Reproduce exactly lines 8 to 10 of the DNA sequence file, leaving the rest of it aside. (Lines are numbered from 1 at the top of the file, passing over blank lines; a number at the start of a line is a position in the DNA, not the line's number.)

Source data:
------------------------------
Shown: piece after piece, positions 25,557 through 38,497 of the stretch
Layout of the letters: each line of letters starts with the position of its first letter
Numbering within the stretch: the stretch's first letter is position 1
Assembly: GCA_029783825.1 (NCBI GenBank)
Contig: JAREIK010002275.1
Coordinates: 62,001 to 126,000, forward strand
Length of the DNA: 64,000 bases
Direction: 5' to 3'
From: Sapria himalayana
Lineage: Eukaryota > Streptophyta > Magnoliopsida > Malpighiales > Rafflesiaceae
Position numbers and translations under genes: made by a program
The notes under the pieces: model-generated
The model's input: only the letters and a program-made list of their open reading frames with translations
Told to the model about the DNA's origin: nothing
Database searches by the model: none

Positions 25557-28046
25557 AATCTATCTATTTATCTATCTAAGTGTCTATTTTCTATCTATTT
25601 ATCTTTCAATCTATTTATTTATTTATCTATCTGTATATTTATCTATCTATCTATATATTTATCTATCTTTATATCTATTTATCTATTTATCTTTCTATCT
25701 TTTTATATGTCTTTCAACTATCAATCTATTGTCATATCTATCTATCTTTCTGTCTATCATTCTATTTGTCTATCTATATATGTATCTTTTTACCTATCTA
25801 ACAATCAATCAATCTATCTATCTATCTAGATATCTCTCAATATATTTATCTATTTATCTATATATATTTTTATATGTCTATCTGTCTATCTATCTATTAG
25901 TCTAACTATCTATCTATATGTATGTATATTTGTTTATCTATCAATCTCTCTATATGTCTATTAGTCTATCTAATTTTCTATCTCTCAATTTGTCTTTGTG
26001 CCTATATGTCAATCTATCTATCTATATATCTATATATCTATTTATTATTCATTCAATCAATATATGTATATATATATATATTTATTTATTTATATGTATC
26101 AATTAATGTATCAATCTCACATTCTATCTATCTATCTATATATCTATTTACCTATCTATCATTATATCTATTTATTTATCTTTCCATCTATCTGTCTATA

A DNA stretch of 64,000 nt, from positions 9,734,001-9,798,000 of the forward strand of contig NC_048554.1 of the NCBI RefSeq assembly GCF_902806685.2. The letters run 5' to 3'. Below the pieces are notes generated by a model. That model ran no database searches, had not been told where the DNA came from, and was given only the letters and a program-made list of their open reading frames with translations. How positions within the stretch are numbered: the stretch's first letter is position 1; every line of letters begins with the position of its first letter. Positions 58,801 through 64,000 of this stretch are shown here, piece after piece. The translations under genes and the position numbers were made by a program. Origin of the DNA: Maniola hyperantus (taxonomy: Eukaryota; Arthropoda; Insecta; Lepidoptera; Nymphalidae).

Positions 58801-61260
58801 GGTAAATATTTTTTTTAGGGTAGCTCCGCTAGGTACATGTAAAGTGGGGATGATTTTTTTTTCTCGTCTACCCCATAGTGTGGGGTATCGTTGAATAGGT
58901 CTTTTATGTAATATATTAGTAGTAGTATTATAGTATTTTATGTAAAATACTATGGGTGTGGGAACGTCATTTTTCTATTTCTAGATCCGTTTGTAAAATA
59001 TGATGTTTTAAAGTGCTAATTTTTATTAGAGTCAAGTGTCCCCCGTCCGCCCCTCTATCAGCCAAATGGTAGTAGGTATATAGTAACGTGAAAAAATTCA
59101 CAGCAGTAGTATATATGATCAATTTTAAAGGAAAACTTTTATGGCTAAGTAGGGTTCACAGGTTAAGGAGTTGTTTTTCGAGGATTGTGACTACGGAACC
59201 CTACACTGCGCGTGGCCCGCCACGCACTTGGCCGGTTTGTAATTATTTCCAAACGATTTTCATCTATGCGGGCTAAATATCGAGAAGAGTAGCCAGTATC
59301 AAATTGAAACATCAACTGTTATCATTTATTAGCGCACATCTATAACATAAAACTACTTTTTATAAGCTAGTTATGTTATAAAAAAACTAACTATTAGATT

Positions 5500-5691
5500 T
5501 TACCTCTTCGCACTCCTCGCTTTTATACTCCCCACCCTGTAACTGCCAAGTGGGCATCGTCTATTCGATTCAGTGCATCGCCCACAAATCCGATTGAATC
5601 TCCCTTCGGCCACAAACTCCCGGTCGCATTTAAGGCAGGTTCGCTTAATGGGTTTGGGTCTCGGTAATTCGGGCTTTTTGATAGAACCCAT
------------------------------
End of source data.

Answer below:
Direction: 5' to 3'
From: Sapria himalayana
Lineage: Eukaryota > Streptophyta > Magnoliopsida > Malpighiales > Rafflesiaceae